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If there’s one question most homeowners have asked themselves at least once it’s, “How much is my house worth?” Whether you’re aiming to figure out what your asking price might be, looking to refinance your house, or you’re just trying to better understand the real estate market in your area, it’s a good idea to figure out the answer. Below, we break it all down with the help of experienced real estate professionals from across the country.
How it’s calculated
There are a variety of different home valuation types and different calculations for each. The assessed value of your home is determined by a government assessor for your property taxes, though the methodologies vary depending on your location. A professional appraiser’s figure is known as the appraised value and is required by mortgage lenders. The appraised value can relate to the home’s curb appeal, square footage, the condition it’s in, and comparable homes (or “comps”) in your area. The appraised value may or may not align with the market value, depending on the state of the market at the time of listing.
The fair market value of your home is the price a home would sell for on the open market. When figuring out your home’s value for the purposes of listing it for sale, a range of elements are factored in, including its location, finishes, and square footage, along with more nuanced details like trends in your area and the market overall.
First steps online
You can’t be the only one asking yourself, How much is my house worth? So, if you’re simply curious about what the value, but not quite ready to sell, or if you are hoping to sell but not prepared to get in touch with an agent, looking into your home value online can be a great starting point. There have never been more tools available to find an estimate of your home value quickly and at no cost. Zillow and Redfin each have their own online home valuation tools, as does Realtor.com and many major banks.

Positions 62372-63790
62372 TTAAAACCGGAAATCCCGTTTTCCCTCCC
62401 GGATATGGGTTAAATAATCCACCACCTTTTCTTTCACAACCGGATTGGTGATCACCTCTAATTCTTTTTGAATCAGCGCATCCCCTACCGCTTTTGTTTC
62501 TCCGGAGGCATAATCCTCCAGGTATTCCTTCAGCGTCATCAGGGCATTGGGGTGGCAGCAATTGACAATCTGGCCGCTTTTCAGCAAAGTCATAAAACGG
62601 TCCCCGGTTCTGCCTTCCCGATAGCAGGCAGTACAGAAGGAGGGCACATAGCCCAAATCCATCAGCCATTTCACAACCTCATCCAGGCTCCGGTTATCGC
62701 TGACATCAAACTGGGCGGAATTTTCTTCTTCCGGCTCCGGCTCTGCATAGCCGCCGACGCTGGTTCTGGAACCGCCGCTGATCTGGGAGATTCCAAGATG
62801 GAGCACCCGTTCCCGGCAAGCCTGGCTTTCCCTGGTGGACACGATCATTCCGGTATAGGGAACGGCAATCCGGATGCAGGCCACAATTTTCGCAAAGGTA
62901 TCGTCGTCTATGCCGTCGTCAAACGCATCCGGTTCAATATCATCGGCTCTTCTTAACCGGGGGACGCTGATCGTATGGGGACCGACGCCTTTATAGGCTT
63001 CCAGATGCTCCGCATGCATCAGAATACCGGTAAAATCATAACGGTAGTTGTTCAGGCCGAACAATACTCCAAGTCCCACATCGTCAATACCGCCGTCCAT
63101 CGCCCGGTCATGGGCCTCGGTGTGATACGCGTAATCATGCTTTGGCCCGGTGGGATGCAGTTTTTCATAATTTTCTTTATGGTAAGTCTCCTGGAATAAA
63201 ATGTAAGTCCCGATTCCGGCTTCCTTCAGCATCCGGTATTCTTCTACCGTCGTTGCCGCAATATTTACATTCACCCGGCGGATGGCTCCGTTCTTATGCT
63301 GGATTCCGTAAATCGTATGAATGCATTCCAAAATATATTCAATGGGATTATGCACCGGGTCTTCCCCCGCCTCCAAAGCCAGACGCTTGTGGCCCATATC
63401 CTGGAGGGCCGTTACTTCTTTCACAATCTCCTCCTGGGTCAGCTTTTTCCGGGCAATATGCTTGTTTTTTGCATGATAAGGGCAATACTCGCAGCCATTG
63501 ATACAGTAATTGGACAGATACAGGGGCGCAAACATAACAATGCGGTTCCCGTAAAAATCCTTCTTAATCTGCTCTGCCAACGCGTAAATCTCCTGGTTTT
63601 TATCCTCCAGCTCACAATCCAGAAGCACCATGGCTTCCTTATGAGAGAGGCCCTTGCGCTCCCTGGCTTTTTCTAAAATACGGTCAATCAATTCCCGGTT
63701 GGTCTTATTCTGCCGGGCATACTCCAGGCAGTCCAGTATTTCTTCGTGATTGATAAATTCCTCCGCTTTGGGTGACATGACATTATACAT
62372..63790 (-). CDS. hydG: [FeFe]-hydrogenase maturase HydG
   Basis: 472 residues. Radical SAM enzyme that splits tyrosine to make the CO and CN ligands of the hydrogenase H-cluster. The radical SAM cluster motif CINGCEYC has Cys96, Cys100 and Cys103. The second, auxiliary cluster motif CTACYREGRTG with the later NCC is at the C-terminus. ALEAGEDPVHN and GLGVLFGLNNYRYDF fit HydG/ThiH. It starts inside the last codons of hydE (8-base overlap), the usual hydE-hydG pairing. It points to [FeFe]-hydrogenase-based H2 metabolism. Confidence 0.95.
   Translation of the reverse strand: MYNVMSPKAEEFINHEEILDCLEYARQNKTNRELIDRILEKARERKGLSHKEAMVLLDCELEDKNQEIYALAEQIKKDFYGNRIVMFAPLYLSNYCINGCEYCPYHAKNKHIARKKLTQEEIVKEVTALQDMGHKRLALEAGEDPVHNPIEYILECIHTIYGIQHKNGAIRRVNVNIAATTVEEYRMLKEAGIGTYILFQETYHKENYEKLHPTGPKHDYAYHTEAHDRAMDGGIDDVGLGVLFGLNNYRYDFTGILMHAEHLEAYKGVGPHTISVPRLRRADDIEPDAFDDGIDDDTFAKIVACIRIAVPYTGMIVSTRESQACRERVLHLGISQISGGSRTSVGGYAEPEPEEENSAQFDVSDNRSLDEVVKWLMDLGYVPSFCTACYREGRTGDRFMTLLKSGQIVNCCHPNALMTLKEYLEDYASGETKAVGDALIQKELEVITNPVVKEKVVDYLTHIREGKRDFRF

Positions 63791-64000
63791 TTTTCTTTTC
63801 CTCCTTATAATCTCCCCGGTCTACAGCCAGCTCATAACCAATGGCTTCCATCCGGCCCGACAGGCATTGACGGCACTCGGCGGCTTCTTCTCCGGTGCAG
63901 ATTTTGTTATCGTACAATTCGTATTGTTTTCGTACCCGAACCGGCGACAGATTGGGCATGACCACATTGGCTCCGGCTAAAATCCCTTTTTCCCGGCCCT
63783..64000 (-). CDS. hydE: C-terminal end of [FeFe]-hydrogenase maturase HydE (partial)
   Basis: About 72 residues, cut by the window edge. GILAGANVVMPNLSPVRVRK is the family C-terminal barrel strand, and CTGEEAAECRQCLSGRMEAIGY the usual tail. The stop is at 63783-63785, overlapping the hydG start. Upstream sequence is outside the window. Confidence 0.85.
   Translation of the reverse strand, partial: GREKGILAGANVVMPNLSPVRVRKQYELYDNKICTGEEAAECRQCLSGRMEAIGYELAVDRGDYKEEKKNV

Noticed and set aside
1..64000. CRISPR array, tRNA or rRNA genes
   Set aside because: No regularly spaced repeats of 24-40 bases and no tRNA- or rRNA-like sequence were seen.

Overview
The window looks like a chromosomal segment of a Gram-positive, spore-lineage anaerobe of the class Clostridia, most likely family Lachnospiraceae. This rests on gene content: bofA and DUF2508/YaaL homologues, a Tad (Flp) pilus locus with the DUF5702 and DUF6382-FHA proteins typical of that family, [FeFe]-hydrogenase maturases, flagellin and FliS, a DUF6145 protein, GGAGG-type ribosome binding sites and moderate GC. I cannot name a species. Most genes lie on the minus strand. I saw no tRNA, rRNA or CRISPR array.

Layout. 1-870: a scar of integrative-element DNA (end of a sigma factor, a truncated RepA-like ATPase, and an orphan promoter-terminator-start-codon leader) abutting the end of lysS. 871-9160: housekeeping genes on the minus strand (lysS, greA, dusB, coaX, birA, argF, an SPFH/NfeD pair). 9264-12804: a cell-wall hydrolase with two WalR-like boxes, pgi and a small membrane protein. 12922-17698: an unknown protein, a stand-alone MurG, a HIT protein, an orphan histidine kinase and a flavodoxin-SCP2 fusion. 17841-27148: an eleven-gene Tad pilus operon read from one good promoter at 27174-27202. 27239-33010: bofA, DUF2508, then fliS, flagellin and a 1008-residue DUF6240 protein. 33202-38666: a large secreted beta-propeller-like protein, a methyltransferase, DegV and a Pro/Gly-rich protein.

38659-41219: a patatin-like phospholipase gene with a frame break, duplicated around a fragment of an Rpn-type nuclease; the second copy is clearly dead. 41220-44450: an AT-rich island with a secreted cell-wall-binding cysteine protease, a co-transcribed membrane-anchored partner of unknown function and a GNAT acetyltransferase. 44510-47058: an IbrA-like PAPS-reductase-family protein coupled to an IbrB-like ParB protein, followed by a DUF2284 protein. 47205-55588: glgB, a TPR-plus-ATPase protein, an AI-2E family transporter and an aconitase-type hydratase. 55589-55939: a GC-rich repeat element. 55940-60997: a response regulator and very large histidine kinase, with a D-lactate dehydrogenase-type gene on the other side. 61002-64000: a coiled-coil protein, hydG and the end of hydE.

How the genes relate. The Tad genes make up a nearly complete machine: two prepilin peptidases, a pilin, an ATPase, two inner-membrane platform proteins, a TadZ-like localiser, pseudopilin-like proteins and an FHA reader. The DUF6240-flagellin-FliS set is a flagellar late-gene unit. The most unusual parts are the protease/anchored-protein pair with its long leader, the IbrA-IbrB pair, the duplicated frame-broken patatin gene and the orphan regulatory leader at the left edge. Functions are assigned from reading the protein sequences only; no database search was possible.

“When sellers are trying to estimate how much their home could sell for, or how much equity they have in their home, the Redfin estimate is a useful tool,” says Redfin Chief Economist, Daryl Fairweather. Fairweather shares that the website also has tools that show you how much home values in your city or neighborhood have changed and how competitive the market is in in your area. Online tools are not without their drawbacks, though. “The Redfin estimate may not account for specific factors, like how well the home has been maintained,” Fairweather explains.
“[The utility of online tools] depends where you’re looking,” says real estate professional Bill Murray, the managing director of Compass Greater Atlanta. “If you’re looking at establishing values in a subdivision, where pretty much all the houses in the subdivisions are the same, then you can pretty much predict the appreciation in the value. When you’re in older neighborhoods, you can’t take a 3,500-square-foot house and a 3,500-square-foot house a block away and assume they’re the same value.” Given the drawbacks of online tools, it’s best to take their estimations with a grain of salt.
Calling in the professionals